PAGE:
By Leah Kraus
Senior Staff Writer
‘Grand Theft Auto” means nothing to me. I have no desire to play ‘Halo” or ‘Doom.” And though I’ve played ‘Guitar Hero” a few times, it’s still not at the top of my list.
In my favorite video/computer game, I have the power to build a roller coaster so nauseating that my guests puke as soon as they leave the ride exit. I can create a row of 23 Ferris wheels in all the colors of the rainbow and line pathways with pink and purple flowers. If the guests in my amusement park piss me off by saying they want to leave, I can pick them up with my handy, tweezer-like mouse tool and plop them in a lake.
‘World of Warcraft,” you have nothing on ‘Roller Coaster Tycoon.”
I rediscovered my love for this game over winter break, in between job interviews and marathons of ‘Jon ‘ Kate Plus 8.” I play old-school style, meaning the original ‘RCT,” where all the amusement park guests are creepy, middle-aged men in solid-colored T-shirts and the graphics are pitiful even for 1999 standards.
Why upgrade when you’re completely content in your addiction?
For those of you who are not familiar with this game, I’ll give you a teeny overview. You are given an amusement park base, a variety of attractions to choose from and a loan from the bank.
For each level in the game, you receive different challenges, such as keeping a certain number of guests in the park after a length of time or keeping your park value at a certain level so you can advance to the next round of play.
You can add handymen, mechanics and security guards to the mix to keep your park running smoothly, information kiosks where your guests can pick up park maps to keep them from getting lost and umbrellas in case of a rain shower.
Contrary to what most may say, there is an educational component to the game, especially when it comes to business strategies.
Maybe you decide you need a handyman to clean up litter and a security guard to keep vandalism at a minimum. Even though this will take away from your profit initially, guests may also decide to stay at your park longer because they are happier with the litter- and vandalism-free conditions. They will end up paying more for food or other rides, because they are staying longer, which could actually increase your profit overall (‘RCT” is great practice for the Simon School of Business).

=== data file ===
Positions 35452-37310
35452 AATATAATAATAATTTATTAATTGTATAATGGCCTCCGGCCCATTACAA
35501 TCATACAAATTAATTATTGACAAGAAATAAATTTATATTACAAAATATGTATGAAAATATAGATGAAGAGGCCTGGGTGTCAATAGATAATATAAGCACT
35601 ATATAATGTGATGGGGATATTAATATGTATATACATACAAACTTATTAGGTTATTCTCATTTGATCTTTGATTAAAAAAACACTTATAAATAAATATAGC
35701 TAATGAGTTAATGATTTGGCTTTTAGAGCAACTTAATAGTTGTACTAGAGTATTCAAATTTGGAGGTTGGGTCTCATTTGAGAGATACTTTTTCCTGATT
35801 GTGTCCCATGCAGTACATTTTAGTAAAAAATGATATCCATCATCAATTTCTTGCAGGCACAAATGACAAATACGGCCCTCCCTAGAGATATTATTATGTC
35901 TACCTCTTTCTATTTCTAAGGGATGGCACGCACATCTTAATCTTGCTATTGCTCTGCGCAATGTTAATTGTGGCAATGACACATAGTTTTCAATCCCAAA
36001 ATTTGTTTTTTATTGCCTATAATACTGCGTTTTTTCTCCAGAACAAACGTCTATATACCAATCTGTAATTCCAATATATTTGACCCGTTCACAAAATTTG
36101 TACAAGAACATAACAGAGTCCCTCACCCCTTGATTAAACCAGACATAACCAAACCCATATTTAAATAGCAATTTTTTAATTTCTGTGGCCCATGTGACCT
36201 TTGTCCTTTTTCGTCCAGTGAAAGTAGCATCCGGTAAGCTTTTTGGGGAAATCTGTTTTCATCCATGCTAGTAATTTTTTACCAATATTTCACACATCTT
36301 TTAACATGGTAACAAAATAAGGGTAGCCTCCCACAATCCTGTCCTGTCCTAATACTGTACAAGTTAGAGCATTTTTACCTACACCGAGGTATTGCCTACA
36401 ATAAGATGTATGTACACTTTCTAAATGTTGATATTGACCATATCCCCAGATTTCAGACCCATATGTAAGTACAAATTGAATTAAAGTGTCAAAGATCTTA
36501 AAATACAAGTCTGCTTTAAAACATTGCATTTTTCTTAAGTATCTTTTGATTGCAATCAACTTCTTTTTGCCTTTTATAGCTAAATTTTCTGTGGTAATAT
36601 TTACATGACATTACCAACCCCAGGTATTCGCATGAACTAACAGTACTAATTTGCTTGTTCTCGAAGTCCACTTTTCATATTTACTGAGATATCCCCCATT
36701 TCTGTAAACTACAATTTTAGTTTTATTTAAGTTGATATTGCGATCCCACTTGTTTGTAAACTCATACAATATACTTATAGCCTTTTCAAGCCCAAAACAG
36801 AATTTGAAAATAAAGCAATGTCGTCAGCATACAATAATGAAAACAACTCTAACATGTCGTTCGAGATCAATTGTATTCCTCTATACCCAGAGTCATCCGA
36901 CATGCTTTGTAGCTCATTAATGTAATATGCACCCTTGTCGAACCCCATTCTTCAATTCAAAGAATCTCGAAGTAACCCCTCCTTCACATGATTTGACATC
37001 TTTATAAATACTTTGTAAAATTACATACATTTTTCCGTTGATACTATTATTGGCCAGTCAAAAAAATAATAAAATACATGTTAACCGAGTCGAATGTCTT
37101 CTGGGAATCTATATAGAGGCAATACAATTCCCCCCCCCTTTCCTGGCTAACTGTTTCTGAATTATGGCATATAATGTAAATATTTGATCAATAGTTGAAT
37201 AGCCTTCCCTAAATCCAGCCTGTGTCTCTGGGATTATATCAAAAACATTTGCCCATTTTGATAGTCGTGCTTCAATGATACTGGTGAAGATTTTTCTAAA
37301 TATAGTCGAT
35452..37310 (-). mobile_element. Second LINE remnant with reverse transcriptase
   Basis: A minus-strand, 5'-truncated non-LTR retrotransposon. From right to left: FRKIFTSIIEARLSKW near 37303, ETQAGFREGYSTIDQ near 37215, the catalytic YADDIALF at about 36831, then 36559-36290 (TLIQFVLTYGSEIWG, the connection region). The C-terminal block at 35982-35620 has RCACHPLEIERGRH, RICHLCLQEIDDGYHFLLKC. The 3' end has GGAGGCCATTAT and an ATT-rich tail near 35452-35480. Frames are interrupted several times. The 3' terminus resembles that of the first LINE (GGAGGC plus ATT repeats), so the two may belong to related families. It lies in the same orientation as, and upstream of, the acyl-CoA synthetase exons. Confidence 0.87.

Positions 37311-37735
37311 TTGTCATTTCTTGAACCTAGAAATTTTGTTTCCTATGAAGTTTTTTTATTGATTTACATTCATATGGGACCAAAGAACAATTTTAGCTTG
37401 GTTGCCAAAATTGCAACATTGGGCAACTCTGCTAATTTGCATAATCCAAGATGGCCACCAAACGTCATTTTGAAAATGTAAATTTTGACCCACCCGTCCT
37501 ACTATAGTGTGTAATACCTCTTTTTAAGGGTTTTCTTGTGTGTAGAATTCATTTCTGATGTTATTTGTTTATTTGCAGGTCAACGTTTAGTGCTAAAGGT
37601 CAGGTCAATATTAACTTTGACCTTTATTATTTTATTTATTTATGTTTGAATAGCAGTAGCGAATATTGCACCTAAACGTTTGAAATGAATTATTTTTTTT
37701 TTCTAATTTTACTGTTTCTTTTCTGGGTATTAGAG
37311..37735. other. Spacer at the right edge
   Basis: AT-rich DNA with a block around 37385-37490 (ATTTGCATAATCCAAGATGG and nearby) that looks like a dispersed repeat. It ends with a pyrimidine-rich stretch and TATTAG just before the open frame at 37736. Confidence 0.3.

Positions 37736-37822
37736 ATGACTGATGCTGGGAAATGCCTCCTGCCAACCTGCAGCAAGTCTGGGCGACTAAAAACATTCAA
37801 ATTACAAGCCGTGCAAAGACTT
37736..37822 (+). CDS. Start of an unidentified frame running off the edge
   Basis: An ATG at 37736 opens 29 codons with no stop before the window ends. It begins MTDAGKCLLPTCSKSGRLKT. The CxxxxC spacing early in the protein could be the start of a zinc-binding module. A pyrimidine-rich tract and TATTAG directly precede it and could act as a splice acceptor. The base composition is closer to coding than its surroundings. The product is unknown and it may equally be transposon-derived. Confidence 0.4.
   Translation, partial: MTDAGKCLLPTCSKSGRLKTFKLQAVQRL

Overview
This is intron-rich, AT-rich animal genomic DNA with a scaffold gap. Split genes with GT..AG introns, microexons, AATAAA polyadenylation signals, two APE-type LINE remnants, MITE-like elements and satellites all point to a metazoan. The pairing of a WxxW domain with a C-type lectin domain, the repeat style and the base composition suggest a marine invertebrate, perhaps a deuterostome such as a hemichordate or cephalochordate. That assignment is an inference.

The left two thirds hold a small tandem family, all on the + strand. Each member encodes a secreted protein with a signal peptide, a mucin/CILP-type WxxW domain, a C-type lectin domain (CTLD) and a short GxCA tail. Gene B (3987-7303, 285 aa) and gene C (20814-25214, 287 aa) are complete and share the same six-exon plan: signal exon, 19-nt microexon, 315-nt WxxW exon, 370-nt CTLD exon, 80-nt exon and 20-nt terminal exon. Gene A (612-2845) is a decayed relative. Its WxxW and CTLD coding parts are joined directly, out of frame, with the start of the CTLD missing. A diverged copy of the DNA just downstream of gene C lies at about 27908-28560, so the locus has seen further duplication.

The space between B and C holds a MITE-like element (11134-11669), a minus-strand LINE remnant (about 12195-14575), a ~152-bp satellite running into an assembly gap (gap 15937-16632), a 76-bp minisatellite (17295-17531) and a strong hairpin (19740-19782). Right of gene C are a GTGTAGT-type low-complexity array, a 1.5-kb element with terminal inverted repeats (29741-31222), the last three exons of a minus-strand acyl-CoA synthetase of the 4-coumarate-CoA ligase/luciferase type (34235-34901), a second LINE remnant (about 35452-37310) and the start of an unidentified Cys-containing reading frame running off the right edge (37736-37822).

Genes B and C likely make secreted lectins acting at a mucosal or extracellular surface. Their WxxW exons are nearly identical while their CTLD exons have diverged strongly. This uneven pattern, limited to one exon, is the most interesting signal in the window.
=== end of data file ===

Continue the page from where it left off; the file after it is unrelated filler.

You also learn engineering strategies. If certain parts of your roller coaster do not connect at the right height, it will cause a crash and your guests will die.
Even nutritional strategies are a part of the game. Who knew it was necessary to provide food stalls to prevent starving park guests from revolting?
Educationally, it’s a very sound game, but more importantly, it’s fun.
Being a lover of roller coasters myself (I drove all the way to Sandusky, Ohio to experience the exhilaration of one of the top coasters in the world, Millenium Force), my favorite part of the game is designing coasters. You have an array of designs to choose from, such as wooden, steel, inverted, suspended or coasters with adorable little mouse cars and can make them as big or as small, with as many loops and twists as you want.
As guests exit your ride, you can watch their reactions which may range from a little jump accompanied by a fist pump or simply a green face with slightly protruding cheeks to see if they enjoyed your ride or if it made them sick.
Of course, you can also add other rides to your park, such as log flumes, boat hires, motion simulators, haunted houses and merry-go-rounds, which are my least favorite because you can’t personalize anything on them, and that just ruins it for me.
As you keep playing, more rides are introduced and, depending on the level of funding and research you put into the park, rides can be introduced more quickly.
‘RCT” isn’t the only tycoon-minded game out there.
The second-most popular game is probably ‘Zoo Tycoon,” where, like the title says, you create your own zoos, complete with animals, zoo keepers, food stalls and everything that could possibly go into a dream zoo.
After doing some research of my own, I also came across ‘Airline Tycoon,” ‘School Tycoon” and ‘Railroad Tycoon.”
I also found ‘Prison Tycoon,” whose Web site brags that the game includes ’96 unique and detailed prisoner model variations created to allow for a wide and varied prison population” and says its ‘guards subdue aggressive prisoners, medical staff treat injuries, chaplains administer to prisoners’s spiritual needs and therapists talk to prisoners to lift their spirits.”
This game also received an average rating of 1.5 out of five stars on Amazon.
Not all Tycoon ‘games” are guaranteed to be of value, but ‘RCT” has been so popular that it’s gone through two upgrades, as well as various expansion packs.
Until they create a ‘Bar Tycoon” or perhaps a ‘Dog Show Tycoon” complete with shar pei and kerry blue terrier breeds, I am confident that ‘RCT” is one of the best games out there.
Kraus is a member of the class of 2009.